Pádraic Fogarty lists the North Atlantic right whale or Nordcapper (also known as the Northern Right Whale) as one of the mammals extinct in Ireland since human habitation here:
Regularly occuring up to 1910, a handful of records since then but none in recent decades.
Whale conservation and whaling are possibly the emotive issue in conservation. The International Whaling Commissions’s moratorium, obviously not observed by some nations, seems to have been an overall success in restoring humpback whale populations. Other whales, however, have not shown this bouncebackability – the blue most famously.
The name alone of the right whale outlines its vulnerability – it was the “right” whale to hunt, slow moving, allowing approaches, and did not sink once killed. In the rather sadly predictable fashion of the dodo and the this availability as a food stuff led to massive exploitation. It hasn’t followed those species into total extinction.
From the Wikipedia:
In the eastern North Atlantic, the right whale population probably numbers in the low double digits at best, with little information known about their distribution and migration pattern. Scientists believe that this population may be functionally extinct
Entire European regions including French coasts, Hebrides, North Sea and Baltic Seas, and further north up to Swedish, Norwegian and Svalbard areas were once ranged by whales. Phenology of catch records in the early twentieth century in Nordic countries shows that whale presences in northern waters was at peak in June. In Ireland, catches were concentrated in the first half of June until 1930s and preceded catch in the Scottish bases of the Hebrides which were concentrated in the second half of June and July, and this indicates that those whales were likely to migrate along Irish coasts. Of all modern whaling grounds in European waters, Hebrides and the Shetland Islands were the center of whaling in the early 20th century, and any records afterwards these catches became scarce in eastern Atlantic where only two cow-calf pairs had been documented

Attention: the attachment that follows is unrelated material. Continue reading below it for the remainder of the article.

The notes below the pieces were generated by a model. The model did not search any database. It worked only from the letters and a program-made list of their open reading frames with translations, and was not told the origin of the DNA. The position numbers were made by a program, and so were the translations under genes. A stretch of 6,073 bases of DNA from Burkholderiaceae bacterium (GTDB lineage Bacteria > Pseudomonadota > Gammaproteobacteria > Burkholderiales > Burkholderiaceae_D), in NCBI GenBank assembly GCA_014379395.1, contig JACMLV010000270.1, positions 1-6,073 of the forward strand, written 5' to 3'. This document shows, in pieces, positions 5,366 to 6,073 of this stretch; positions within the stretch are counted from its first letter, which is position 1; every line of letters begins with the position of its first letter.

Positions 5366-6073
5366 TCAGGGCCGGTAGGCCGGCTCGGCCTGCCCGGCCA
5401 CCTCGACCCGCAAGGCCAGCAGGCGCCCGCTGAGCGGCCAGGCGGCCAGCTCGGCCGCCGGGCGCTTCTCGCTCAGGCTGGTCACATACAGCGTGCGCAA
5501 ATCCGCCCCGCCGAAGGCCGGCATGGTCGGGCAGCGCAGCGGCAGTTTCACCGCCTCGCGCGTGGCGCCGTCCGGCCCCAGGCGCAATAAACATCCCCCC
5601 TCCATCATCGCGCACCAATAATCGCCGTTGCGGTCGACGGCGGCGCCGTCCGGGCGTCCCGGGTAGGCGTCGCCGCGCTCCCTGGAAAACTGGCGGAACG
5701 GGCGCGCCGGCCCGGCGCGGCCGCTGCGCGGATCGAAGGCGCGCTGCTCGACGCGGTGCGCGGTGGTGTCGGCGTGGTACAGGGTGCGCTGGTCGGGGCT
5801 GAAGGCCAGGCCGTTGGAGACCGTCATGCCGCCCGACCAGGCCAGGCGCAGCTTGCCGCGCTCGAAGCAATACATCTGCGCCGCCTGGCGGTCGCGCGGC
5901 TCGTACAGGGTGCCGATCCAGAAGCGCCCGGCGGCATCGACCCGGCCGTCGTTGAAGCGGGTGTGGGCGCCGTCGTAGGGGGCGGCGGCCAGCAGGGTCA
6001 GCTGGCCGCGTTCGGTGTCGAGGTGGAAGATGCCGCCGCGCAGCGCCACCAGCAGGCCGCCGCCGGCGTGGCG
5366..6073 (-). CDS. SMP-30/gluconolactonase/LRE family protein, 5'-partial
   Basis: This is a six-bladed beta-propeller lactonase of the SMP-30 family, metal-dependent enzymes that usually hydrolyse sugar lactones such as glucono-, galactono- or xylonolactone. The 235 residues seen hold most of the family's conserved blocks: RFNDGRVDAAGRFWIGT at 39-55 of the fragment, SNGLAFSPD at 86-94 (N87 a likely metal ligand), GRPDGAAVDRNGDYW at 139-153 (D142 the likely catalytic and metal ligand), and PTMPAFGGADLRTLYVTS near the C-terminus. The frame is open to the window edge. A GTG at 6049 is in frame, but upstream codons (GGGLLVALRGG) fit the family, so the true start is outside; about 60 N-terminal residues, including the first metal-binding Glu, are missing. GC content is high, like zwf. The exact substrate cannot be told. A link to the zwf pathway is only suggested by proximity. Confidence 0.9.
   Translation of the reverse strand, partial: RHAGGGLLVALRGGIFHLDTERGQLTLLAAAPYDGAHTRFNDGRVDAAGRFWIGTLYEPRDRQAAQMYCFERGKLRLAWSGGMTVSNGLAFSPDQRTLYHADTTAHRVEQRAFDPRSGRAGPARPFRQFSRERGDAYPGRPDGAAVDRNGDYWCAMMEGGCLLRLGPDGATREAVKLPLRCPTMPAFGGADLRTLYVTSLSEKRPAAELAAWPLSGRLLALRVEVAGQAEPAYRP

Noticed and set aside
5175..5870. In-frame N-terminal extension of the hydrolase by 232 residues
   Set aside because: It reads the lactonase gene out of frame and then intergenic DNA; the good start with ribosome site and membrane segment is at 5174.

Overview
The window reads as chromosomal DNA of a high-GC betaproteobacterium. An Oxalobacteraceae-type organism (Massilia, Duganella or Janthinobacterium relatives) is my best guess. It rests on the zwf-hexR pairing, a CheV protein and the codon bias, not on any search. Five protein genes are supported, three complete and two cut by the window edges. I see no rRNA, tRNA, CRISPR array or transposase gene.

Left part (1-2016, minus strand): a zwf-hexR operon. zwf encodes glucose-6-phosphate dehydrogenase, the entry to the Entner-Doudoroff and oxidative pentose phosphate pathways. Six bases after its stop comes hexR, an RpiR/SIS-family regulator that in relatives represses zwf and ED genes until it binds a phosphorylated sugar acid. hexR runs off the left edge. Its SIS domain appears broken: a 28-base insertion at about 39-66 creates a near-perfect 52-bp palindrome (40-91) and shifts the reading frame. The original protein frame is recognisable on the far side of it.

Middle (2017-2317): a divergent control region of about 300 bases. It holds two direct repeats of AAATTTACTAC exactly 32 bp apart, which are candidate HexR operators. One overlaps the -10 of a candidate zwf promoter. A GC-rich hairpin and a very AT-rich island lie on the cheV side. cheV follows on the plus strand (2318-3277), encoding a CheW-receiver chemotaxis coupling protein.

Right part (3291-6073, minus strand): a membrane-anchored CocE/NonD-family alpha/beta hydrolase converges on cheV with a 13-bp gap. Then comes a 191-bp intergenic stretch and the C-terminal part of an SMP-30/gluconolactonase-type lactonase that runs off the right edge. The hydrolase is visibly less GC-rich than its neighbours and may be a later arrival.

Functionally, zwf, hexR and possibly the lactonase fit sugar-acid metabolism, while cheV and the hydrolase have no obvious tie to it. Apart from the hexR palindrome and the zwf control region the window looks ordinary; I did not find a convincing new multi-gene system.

The Irish Dolphin and Whale Group page on the right whale mentions confirmed sightings in Irish waters off the Donegal coast (how far isn’t mentioned) The Wikipedia includes a link to the IWDG page as a source for “Two observations” in the “1990s or 2000s” off the Donegal coast – one of only four (possible) observations in the whole Eastern Atlantic since 2000 listed.
Right whales are sensitive to noise, and the events of September 11th 2001 allowed a natural experiment to take place which helped quantify this:
Baleen whales (Mysticeti) communicate using low-frequency acoustic signals. These long-wavelength sounds can be detected over hundreds of kilometres, potentially allowing contact over large distances. Low-frequency noise from large ships (20–200 Hz) overlaps acoustic signals used by baleen whales, and increased levels of underwater noise have been documented in areas with high shipping traffic. Reported responses of whales to increased noise include: habitat displacement, behavioural changes and alterations in the intensity, frequency and intervals of calls. However, it has been unclear whether exposure to noise results in physiological responses that may lead to significant consequences for individuals or populations. Here, we show that reduced ship traffic in the Bay of Fundy, Canada, following the events of 11 September 2001, resulted in a 6 dB decrease in underwater noise with a significant reduction below 150 Hz. This noise reduction was associated with decreased baseline levels of stress-related faecal hormone metabolites (glucocorticoids) in North Atlantic right whales (Eubalaena glacialis). This is the first evidence that exposure to low-frequency ship noise may be associated with chronic stress in whales, and has implications for all baleen whales in heavy ship traffic areas, and for recovery of this endangered right whale population.